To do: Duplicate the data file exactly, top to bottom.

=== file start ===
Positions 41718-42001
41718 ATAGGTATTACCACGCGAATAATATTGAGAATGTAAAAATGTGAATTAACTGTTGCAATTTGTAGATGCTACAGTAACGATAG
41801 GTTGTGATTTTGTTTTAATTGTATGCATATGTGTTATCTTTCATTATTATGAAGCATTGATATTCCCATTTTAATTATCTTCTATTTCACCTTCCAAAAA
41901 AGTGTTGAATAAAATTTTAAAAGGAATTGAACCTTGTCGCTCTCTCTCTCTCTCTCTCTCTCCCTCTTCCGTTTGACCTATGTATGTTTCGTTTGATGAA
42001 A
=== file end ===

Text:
Positions 41718-42001
41718 ATAGGTATTACCACGCGAATAATATTGAGAATGTAAAAATGTGAATTAACTGTTGCAATTTGTAGATGCTACAGTAACGATAG
41801 GTTGTGATTTTGTTTTAATTGTATGCATATGTGTTATCTTTCATTATTATGAAGCATTGATATTCCCATTTTAATTATCTTCTATTTCACCTTCCAAAAA
41901 AGTGTTGAATAAAATTTTAAAAGGAATTGAACCTTGTCGCTCTCTCTCTCTCTCTCTCTCTCCCTCTTCCGTTTGACCTATGTATGTTTCGTTTGATGAA
42001 A